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Continuously Compounded Interest Explained


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Continuously Compounded Interest Explained
Continuously compounded interest is yet another financial concept that theoretically brings great returns. This financial theory operates on the premise that your interest can be compounded over and over, and your investment will just keep on growing. It really is a magical idea. However, you do need to understand it.

Here we will explore continuously compounded interest. We will compare it to regular compound interest or discrete compounding as it is sometimes called. We will also compare the formulas and look at some examples. We have come to understand that examples often help the figures come to life and really allow you to compare and understand the concepts. So without further ado, let’s get into it!

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What Is Continuously Compounded Interest?

Continuously compounded interest can be defined as compound interest being taking to the extreme.

It hinges on the concept that interest can be added to the account balance (principal and all the interest that is previously accrued) and reinvested for an infinite or never-ending number of periods.

It is the idea that an investment can go on in perpetuity. It is an addictive concept. This, of course, is impossible in real life. It is simply a theory. However, it has its place in the financial world and must be understood.

As an investor you will enjoy the perpetual growth of your investment. Continually compounded interest still yields the most interest compared to interest earned monthly, quarterly, bi-annually, or annually with discrete compounding.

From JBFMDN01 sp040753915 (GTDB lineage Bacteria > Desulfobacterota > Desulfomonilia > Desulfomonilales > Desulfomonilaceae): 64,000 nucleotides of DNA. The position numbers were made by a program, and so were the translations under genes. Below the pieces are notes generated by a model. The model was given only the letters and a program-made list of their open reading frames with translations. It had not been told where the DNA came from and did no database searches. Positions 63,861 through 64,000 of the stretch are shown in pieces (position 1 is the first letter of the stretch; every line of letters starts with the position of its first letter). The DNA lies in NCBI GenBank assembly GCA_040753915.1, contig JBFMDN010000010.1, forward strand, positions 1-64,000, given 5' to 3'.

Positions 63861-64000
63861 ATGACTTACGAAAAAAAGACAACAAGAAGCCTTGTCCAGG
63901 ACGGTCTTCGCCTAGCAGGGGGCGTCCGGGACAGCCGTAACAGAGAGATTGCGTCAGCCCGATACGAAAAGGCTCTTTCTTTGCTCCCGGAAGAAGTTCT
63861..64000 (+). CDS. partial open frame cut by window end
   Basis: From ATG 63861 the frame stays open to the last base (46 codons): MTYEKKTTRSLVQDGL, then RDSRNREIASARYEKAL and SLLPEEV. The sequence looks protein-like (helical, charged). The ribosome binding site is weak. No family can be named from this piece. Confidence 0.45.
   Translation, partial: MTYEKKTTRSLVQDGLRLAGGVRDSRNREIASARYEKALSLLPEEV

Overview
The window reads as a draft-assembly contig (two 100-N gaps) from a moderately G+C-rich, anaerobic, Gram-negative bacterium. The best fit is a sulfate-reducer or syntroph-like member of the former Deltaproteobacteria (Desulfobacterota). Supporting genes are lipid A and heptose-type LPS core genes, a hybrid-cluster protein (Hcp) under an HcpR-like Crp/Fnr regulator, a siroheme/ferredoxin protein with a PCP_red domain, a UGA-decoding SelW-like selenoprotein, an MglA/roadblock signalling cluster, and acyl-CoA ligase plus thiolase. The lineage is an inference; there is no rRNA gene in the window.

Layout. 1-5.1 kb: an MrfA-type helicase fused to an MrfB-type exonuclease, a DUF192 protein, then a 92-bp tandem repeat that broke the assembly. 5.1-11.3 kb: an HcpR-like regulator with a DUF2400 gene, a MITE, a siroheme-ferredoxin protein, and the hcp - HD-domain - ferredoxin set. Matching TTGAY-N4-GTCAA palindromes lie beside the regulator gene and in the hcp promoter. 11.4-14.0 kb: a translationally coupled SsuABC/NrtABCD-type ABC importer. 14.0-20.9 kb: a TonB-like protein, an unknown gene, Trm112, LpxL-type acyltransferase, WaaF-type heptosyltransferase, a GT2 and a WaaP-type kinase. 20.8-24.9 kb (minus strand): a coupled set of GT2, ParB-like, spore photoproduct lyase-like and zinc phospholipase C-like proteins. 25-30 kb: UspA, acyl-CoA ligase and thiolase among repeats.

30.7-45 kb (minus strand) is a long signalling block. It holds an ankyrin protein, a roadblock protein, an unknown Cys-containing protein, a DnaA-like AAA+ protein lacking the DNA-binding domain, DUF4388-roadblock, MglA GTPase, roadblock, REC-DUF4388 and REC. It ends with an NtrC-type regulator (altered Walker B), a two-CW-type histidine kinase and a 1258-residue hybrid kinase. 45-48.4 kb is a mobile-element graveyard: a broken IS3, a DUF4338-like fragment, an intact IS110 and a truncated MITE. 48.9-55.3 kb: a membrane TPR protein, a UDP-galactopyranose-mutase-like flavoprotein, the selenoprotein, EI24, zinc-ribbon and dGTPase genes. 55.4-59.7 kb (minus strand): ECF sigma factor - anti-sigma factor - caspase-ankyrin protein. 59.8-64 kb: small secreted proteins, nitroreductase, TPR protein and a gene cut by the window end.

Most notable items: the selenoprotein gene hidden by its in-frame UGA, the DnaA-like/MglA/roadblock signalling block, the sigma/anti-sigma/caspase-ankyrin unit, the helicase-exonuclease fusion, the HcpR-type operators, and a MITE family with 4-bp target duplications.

Continuously Compounded Interest

This is important!!!

As an investor you will enjoy the perpetual growth of your investment. Continually compounded interest still yields the most interest compared to interest earned monthly, quarterly, bi-annually, or annually with discrete compounding.

What Is The Formula For Continuously Compounded Interest?

The formula for continuously compounded interest has its origins in a formula that you may not have come across before. This formula is for the future value of an interest-bearing investment. When speaking about continuously compounded interest, you will see we talk in terms of future value and present value. Future value is the value of your current investment at a future date. The present value is the value of your money today. Now that you know these terms you can see the formula here:

Future Value (FV) = PV x [1 + (i / n)]^(n x t)

In this equation the values represent the following:

PV =Present value

i =the expressed interest rate

n = The number of compounded periods

t= the time or term in years

This formula is modified to create the continuously compounded interest as follows:

FV = PV x e ^ (i x t),

As you may have noticed that “e” was added to this equation. This stands for the mathematical constant calculated as 2.7183.

I should also mention that the upside-down V in the equation stands for exponent which means ‘raised to power’ or “to the power of”.

As always, we provide an example so that you can see continuously compounded interest in action.

FV = PV x e ^ (i x t)

FV = £5,000 x 2.7183 ^ (15% x 1) = £5,809.17

What is compound interest?

The easiest compound interest definition to understand is:


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When you use compounding, interest is calculated on the initial amount or principal and includes all of the accrued interest from previous periods on loan or in the case of an investment, the deposit.